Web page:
The scanning electron microscope (SEM), equipped with an energy dispersive X-ray analyzer (EDX), has been widely used to study the inorganic geochemistry of coal. This system was instrumental in establishing that the bulk of most trace elements in bituminous coals are associated with fine-grained accessory minerals. Textural evidence, as observed in the SEM, indicates that many of these minerals are embedded in relatively large organic particles. As a consequence of this association, these minerals, and the elements they contain, can be rafted up into the lighter specific gravity fractions during sink-float separation of the coal. Textural evidence also indicates the presence of two distinct mineral suites. The first suite includes kaolinite, sulfides, carbonates, and crandallite-group minerals. They occur predominantly in the pores of the inertinite macerals. These minerals commonly exhibit crystal faces and are intimately intergrown with one another. An authigenic origin is indicated for these minerals. The second suite occurs in bands of intermixed maceral fragments and angular to subrounded mineral grains that are probably of detrital origin. This suite includes quartz (some rutilated), illite, mixed-layer clays, rutile, and zircon.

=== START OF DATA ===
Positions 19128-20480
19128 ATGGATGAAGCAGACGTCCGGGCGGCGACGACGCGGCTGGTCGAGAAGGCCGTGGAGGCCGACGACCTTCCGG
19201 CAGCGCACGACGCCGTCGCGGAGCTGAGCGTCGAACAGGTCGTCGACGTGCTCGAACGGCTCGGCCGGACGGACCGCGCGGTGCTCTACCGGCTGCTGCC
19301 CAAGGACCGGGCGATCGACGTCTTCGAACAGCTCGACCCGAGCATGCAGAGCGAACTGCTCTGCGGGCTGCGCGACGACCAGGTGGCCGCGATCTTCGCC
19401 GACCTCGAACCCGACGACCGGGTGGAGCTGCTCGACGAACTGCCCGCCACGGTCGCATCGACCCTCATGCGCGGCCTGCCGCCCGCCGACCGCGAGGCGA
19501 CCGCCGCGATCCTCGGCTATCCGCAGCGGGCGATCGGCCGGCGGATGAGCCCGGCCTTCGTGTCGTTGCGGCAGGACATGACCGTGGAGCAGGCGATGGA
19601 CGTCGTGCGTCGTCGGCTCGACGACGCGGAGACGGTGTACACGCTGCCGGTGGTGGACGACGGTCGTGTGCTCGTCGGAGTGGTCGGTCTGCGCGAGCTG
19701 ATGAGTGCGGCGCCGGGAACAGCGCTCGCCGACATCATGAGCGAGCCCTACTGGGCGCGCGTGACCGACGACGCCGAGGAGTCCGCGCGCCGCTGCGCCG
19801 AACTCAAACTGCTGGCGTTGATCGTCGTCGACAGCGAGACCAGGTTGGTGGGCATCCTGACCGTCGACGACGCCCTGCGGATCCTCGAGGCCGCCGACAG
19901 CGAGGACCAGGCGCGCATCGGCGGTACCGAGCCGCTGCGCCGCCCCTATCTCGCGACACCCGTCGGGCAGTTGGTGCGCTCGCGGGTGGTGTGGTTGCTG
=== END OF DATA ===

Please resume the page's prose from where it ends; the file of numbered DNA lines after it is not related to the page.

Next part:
The perfection of ancillary techniques, such as cathodoluminescence and automated image analyses, will enhance the future value of the SEM in the study of coal geochemistry.
Finkelman, Robert B.
"The Inorganic Geochemistry of Coal: A Scanning Electron Microscopy View,"
Scanning Microscopy: Vol. 2
, Article 9.
Available at: https://digitalcommons.usu.edu/microscopy/vol2/iss1/9